Learning a valuable, employable skill in college

Learning a valuable employable skill after college is essential, and it's not an option. That's because merely knowing how to study is not enough.


TULSA, Oklahoma, February 14, 2015 – Since the beginning of the 2007 housing bubble the media has been focusing on the high levels of student debt that has exceeded $1 trillion dollars. Students are graduating with mounting debt that can exceed $40,000 for an undergraduate degree and not learn a single valuable skill that will make them employable. Parents are starting to ask college administrators whether it is even worth it to send their child to college when they come out learning no new skill other than knowing how to study.

But it becomes a double-edge sword for parents when they realize that jobs that where once obtainable with only a high school degree are disappearing overseas or being done by machine.

The constant update in technology has generated a quicker line of communication and a new set of employable skills. With new technology come new opportunities for college students to learn a skill that will make them employable.

Knowing how to study is only going to take a student so far after college. Skills that a student can learn include how to sell products and/or services, coding, creating an excel spreadsheet, creating a website, public speaking, public relations, and much more. The student has to explore, take risks, and learn a skill that will make him or her employable or else what is the point of going to college.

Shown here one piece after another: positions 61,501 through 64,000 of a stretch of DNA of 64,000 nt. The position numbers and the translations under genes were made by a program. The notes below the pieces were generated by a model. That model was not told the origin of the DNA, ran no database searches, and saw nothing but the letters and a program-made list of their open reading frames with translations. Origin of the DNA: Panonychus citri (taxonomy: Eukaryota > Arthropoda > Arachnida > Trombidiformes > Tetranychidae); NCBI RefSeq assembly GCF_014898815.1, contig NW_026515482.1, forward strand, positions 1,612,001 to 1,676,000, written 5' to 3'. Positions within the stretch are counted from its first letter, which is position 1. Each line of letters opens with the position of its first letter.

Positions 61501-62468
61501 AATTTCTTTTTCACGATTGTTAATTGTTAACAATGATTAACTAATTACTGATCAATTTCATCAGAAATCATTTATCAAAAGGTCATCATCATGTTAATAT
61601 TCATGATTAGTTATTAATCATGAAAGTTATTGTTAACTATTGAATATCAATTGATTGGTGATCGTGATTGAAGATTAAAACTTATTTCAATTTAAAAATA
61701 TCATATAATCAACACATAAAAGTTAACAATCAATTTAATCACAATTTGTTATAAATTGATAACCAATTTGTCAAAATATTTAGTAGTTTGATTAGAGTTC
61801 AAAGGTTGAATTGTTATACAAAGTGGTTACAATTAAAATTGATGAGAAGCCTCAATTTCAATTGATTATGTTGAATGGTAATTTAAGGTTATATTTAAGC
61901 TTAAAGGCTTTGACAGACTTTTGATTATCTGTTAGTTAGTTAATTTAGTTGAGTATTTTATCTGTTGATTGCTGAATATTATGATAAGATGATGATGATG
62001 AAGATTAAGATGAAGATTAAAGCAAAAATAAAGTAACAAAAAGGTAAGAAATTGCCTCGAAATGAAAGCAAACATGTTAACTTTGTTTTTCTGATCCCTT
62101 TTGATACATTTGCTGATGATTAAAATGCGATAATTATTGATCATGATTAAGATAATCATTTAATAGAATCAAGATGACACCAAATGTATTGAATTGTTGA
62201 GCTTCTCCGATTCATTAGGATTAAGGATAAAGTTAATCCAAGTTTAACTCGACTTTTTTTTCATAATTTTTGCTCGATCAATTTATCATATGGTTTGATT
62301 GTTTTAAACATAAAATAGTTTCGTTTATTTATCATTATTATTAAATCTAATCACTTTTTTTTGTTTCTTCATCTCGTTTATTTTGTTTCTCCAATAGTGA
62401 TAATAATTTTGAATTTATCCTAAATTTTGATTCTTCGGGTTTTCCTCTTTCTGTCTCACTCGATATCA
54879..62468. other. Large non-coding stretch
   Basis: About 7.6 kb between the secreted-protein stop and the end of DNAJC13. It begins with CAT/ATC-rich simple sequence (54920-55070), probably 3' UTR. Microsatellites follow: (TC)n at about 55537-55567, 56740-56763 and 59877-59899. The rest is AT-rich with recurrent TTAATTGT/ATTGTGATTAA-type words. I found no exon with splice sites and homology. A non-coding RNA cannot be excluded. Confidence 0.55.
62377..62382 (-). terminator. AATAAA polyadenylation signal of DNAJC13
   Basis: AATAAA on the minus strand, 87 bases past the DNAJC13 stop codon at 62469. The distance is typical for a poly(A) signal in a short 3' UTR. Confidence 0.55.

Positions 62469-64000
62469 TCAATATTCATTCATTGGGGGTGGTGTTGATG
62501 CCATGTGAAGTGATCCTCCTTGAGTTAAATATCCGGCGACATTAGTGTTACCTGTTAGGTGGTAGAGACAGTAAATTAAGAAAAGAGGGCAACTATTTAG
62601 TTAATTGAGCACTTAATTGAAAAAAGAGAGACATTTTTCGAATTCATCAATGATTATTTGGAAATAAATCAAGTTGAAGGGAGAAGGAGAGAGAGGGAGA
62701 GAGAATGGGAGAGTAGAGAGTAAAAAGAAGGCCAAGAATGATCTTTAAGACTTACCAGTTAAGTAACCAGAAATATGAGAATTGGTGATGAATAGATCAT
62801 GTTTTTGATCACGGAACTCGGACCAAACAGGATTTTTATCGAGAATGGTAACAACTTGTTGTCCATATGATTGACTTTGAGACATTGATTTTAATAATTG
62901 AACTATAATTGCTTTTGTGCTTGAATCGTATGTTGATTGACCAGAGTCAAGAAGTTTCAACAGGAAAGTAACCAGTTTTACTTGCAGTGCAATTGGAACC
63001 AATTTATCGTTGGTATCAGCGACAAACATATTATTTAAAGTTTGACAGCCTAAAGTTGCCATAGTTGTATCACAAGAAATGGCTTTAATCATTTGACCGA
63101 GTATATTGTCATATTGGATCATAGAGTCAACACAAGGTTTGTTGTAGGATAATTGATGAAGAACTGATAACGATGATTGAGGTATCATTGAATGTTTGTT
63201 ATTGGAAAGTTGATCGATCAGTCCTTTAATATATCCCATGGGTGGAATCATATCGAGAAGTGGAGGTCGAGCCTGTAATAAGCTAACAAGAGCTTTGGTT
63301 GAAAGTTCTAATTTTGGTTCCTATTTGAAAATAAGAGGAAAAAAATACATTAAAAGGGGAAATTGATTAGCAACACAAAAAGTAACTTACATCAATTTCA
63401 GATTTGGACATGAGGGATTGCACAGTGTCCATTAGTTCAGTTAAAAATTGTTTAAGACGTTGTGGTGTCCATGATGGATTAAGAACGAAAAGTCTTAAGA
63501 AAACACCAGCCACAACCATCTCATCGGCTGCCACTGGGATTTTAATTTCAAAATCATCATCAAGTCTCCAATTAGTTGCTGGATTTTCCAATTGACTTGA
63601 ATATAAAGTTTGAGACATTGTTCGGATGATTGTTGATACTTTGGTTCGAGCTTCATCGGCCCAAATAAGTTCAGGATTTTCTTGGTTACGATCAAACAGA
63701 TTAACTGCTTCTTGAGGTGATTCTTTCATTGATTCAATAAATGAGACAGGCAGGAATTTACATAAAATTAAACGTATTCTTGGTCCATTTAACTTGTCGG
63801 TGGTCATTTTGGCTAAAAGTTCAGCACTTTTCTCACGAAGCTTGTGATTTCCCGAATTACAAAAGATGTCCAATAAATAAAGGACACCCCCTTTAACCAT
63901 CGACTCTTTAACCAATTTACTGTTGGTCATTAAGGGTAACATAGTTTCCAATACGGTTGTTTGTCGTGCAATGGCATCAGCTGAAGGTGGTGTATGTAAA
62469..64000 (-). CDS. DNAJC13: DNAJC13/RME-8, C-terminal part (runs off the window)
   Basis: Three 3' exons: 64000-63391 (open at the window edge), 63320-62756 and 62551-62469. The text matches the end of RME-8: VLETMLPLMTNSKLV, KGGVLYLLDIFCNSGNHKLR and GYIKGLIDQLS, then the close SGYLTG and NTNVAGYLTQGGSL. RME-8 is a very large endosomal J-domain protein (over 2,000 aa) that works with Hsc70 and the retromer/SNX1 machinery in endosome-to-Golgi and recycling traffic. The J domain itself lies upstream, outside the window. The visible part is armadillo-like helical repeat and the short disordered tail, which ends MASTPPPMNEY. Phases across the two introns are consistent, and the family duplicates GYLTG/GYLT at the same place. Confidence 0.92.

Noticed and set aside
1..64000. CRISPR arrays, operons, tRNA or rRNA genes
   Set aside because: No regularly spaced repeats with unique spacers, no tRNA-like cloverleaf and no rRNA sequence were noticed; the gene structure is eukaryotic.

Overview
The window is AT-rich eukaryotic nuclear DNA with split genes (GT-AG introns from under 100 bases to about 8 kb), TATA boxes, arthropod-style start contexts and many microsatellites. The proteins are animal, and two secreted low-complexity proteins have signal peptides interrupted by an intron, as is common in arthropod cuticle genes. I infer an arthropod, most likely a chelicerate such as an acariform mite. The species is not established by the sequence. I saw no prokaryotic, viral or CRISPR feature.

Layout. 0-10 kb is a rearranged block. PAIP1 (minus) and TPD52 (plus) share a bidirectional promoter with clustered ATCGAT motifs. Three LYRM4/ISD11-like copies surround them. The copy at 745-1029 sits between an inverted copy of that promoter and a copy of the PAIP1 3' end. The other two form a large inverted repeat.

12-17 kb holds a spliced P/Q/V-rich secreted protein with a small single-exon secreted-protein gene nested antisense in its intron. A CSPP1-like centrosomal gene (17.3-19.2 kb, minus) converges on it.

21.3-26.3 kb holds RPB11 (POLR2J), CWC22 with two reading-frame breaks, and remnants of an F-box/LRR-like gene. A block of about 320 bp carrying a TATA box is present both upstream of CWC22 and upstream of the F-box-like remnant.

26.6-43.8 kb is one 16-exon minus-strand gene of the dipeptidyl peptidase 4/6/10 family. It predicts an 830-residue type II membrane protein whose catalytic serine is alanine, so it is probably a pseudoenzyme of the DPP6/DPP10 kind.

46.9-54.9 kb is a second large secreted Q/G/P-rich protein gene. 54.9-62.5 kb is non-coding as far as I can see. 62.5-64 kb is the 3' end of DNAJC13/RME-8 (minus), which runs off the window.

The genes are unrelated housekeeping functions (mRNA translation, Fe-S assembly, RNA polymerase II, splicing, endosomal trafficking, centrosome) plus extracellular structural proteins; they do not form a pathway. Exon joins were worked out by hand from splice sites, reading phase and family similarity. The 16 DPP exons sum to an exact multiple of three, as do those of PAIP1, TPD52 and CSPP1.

A recent brief video I posted on The Oye Help Me Series – What Value Do you Bring to the Table – discusses how a college student should gain a valuable skill that an organization or company is willing to pay for. You can access the video via the header graphic at the top of this page.

Click here for reuse options!
Copyright 2015 Communities Digital News

• The views expressed in this article are those of the author and do not necessarily represent the views of the editors or management of Communities Digital News.

This article is the copyrighted property of the writer and Communities Digital News, LLC. Written permission must be obtained before reprint in online or print media. REPRINTING CONTENT WITHOUT PERMISSION AND/OR PAYMENT IS THEFT AND PUNISHABLE BY LAW.

Correspondingly, Communities Digital News, LLC uses its best efforts to operate in accordance with the Fair Use Doctrine under US Copyright Law and always tries to provide proper attribution. If you have reason to believe that any written material or image has been innocently infringed, please bring it to the immediate attention of CDN via the e-mail address or phone number listed on the Contact page so that it can be resolved expeditiously.